Web-based Learning for Girls and Boys in Central America: Promoting Healthy Behaviors, Personal Leadership and Self-Care

Web-based Learning for Girls and Boys in Central America: Promoting Healthy Behaviors, Personal Leadership and Self-Care

San José, Costa RicaManagua, Nicaragua
Organization type: 
nonprofit/ngo/citizen sector
Project Stage:
$250,000 - $500,000
Project Summary
Elevator Pitch

Concise Summary: Help us pitch this solution! Provide an explanation within 3-4 short sentences.

TSI helps at-risk teens ages 10-24 develop the knowledge, skills and motivation to lead healthy, satisfying lives. The underlying philosophy is one of self-management, self-empowerment and leadership.

About Project

Problem: What problem is this project trying to address?

Latin America’s adolescent population (10-24 years) makes up 30% of the region’s total population of 148 million people. Six risk behaviors contribute to 75% of adolescent health care costs in Central America (i.e. accidents and violence, use and abuse of tobacco, alcohol and other drugs, risky sexual behaviors, lack of exercise, and poor nutritional habits). These youth risk behaviors also influence future educational and employment opportunities. Public schools and community youth programs do not routinely have the resources to invest in adolescent health promotion education.

Solution: What is the proposed solution? Please be specific!

In a public private sector alliance working in partnership with school and community organizations, TeenSmart provides online interactive adolescent health promotion services. The broad goal is to empower self-care and personal leadership to prevent and reduce risky behaviors and promote life skills ,Services are freely available to youth ages 10-24 and include self-assessment surveys with immediate feedback to teens, aggregate reports to schools, virtual consultation, a health dictionary, a community resource directory, forums and chats. E-learning courses are provided through special scholarships. its web-based evaluation monitoring system permits continuous monitoring of use, satisfaction and impact and tracks teens’ knowledge, attitudes and health behaviors to ensure evidenced-based continuous improvement of best practices.
Impact: How does it Work

Example: Walk us through a specific example(s) of how this solution makes a difference; include its primary activities.

The model combines three key ingredients: 1. Partnership with an existing youth and family development organization (YFDO) such as a middle or secondary public school or community based organization such as an after school or church based program. The partnering school forms a TeenSmart/Joven Salud Leadership team with representation of a teacher, counselor, computer laboratory technician, parent and student leader who are responsible for the planning, implementation and evaluation of the adolescent health promotion activities and assuring access to computers and the internet. 2. The development and active participation of a volunteer Youth Leadership Club or Committee that is responsible for promotion, recruitment and follow-up with teens and 3. Access to virtual adolescent health promotion and life skills via the website www.jovensalud.net. TeenSmart provides annual initial and follow up training and provides virtual and in-class support to the YFDO and the teens.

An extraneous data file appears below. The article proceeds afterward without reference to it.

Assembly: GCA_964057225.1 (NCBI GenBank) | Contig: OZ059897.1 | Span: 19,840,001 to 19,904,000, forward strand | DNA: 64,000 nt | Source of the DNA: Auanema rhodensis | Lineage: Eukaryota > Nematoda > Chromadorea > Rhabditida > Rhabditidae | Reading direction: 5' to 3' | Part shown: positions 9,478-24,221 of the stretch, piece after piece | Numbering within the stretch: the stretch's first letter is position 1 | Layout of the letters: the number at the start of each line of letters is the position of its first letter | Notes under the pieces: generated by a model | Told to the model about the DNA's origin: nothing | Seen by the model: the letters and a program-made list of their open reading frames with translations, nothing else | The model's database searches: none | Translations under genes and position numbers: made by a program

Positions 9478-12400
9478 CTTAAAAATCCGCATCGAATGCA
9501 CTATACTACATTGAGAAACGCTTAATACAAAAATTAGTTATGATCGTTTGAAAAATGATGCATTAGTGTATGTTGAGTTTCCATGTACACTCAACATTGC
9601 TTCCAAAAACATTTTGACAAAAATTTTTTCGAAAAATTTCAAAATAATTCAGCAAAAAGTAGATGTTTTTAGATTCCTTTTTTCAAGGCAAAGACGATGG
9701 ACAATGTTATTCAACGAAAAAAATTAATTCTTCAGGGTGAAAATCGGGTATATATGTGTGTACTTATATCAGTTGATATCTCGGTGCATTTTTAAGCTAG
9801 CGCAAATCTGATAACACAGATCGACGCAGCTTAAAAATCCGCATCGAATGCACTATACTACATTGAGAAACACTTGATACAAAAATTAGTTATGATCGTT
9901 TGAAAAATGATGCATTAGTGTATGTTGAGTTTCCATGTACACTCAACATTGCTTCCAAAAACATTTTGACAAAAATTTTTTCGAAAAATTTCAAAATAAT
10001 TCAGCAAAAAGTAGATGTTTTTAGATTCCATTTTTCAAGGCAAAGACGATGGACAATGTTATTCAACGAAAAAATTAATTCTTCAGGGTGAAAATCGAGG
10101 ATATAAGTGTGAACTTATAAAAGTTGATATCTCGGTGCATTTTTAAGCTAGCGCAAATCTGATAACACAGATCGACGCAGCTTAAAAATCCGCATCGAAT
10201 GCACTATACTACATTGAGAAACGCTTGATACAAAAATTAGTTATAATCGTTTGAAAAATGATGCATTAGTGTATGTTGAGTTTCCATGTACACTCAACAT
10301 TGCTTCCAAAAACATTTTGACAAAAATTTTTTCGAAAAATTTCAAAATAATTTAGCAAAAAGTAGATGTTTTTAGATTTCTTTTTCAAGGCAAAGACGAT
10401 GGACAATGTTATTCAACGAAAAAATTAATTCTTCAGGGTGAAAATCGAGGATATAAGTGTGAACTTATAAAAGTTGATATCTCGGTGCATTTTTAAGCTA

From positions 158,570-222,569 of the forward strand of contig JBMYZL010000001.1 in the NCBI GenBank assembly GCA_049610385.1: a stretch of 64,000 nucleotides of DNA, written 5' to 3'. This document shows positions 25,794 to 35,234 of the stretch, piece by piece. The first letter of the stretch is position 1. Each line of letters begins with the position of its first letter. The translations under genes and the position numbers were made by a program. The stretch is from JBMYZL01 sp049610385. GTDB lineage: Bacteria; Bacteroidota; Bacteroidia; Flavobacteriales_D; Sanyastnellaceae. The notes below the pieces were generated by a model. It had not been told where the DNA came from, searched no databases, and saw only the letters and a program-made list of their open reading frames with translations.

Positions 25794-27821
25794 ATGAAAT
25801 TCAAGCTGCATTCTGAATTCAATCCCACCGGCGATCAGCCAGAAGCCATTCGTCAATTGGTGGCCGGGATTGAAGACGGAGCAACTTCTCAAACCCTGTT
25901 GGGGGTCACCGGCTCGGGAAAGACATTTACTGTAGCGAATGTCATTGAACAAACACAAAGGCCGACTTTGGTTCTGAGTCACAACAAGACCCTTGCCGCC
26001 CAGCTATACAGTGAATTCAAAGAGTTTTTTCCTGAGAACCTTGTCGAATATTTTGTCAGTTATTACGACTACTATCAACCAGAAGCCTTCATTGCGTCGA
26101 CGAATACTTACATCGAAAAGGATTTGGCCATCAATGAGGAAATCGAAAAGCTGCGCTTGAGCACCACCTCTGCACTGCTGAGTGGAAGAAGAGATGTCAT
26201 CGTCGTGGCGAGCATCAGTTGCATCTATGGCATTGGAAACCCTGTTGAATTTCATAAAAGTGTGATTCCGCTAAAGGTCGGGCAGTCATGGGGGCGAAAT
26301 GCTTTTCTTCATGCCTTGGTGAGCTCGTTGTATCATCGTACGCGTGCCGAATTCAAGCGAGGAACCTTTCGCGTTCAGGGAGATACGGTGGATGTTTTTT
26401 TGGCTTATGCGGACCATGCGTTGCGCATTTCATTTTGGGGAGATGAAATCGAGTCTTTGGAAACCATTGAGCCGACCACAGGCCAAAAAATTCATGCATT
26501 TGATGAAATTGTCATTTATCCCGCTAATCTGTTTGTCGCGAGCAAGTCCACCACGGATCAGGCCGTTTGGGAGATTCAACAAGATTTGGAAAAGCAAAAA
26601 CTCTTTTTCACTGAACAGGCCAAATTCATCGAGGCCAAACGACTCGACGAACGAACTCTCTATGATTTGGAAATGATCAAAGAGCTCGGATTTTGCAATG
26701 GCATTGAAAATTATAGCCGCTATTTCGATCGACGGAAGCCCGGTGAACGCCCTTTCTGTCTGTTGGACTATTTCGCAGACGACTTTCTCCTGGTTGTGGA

Marketplace: Who else is addressing the problem outlined here? How does the proposed project differ from these approaches?

TSI works with YFDO to make health promotion and training available to teens ages 10 to 24. We work with ministries of health, education, technology, private sector organizations and foundations. TSI does not compete but collaborates with YFDO to effectively share limited resources. Through the Internet, we make services available to youth and to YFDO that lack teen health promotion methods. Using the Internet and centralizing health education information and services is a creative and cost effective innovation. Challenges include keeping up with rapid changes in technology, limited access to computers and Internet, and sustainability of a cost sharing model to make services free. No other non-profit in Central America addresses teen health promotion via the Internet in this manner.

Founding Story

A TSI Founder, Cathy Strachan Lindenberg had her "Aha!" moment when she was working as a nurse in a large inner city public hospital. Her responsibility was to care for two young girls in the post-partum unit. One girl was 12 years old, the other 14. The 12-year-old had delivered her first baby and the 14-year-old had delivered her second. There was no father in the picture and both girls had histories of substance abuse. Cathy was shocked and saddened. Sadly, this was her "Aha!" moment. It triggered her concern and interest in learning more about these life altering and often intractable problems and the importance of early prevention. After a decade of interdisciplinary research, with the advent of computers and the Internet, in 2000 she and her colleagues, with 10 nursing students developed a bilingual online health promotion website www.teensmart.net. In 2004, TeenSmart International was founded to make this service readily available to youth.
About You
TeenSmart International
About You
First Name


Last Name


About Your Organization
Organization Name

TeenSmart International

Organization Country

, SJ, San José

Country where this project is creating social impact

, MN, Managua

Age of Innovator

Over 34

Gender of Innovator


How long has your organization been operating?

More than 5 years